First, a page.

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Weed application technology for the new age

Optical spray, or weed detector, technology has been refined over recent years to be a reliable and flexible option for use in several weed management situations.

Weed detector (or optical spray) technology is coming to the fore as a valuable option in the war on herbicide resistant weeds. The technology is mature, reliable and supported with new herbicide product registrations.

Weed detector (or optical spray) technology is coming to the fore as a valuable option in the war on herbicide resistant weeds. The technology is mature, reliable and supported with new herbicide product registrations.

The most common application of the technology is to treat light, patchy infestations of weeds. This often occurs following a broadacre herbicide application of pre- or post-emergent herbicide and usually requires a different mode of action or higher rate application to kill any surviving weeds and prevent seed set in the fallow.

The two systems currently available in Australia, WeedSeeker® and WeedIT®, both use infra-red reflectance units to sense the presence of green plants and can accurately deliver a set herbicide dose to those plants. Once a plant is detected, a solenoid is activated, turning on an individual nozzle and the weed is sprayed.

NSW DPI weeds technical specialist, Tony Cook says this makes the optical spray technology a highly effective way to economically treat low density weed populations.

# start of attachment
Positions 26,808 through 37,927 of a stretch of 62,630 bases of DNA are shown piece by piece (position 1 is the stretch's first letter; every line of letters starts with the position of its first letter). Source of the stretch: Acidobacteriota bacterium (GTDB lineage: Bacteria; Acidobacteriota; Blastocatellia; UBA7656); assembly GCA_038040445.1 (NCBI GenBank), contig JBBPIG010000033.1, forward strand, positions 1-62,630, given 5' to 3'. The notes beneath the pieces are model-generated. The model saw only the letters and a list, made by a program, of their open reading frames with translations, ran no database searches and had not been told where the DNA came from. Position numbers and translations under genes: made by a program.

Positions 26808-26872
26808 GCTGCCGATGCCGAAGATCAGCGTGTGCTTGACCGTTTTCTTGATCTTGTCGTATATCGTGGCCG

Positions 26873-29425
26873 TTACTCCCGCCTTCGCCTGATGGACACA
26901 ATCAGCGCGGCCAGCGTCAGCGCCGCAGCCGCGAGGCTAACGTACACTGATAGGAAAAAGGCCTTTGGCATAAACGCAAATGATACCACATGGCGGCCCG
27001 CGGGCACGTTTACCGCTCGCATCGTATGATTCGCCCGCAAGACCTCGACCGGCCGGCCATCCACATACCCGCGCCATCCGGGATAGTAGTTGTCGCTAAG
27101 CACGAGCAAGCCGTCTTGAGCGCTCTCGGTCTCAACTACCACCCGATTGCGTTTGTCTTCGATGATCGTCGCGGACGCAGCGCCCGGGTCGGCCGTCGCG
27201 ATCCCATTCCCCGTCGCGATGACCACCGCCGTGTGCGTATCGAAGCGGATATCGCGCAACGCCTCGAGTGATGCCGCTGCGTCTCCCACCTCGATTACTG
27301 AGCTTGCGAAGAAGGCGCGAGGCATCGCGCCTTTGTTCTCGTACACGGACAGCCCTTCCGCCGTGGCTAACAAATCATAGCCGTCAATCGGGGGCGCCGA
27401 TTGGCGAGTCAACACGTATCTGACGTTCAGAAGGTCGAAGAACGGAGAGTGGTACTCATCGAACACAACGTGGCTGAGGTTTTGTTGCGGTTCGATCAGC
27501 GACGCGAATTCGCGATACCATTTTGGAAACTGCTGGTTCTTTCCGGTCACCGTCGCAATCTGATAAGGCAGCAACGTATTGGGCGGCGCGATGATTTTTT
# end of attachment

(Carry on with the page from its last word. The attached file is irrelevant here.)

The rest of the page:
Although the general recommendation is to apply herbicide to small weeds, the optical sensors do not recognise plants smaller than about a 50c coin diameter and in wheat stubble weeds are not reliably detected until they are about the size of the top of a beer can (5 cm across). This is why the technology is not recommended for use in high density weed situations.

“Some farmers using the optical sprayers have a dual boom spray set up with the normal boom applying a broadacre dose of glyphosate while the optical sprayers treat any larger weeds with a higher dose of glyphosate or a different mode of action herbicide,” he says.

Nufarm have recently achieved product registrations for applying several of their herbicides using the optical spot spraying technique. Nuquat® is registered to treat barnyard grass, fleabane, sowthistle, bladder ketmia, caltrop, turnip weed and Australian bindweed. Trooper® 75-D, Comet® 400, Amicide® Advance 700 and Amitrole T are registered for fleabane, sowthistle and caltrop control.

“In addition to these registrations, APVMA Permit 11163 is in place to allow users to apply a range of other herbicides using optical sprayers,” says Mr Cook. “Check the permit for application rates and use situations. However, this permit is due to expire on 28 February 2015.”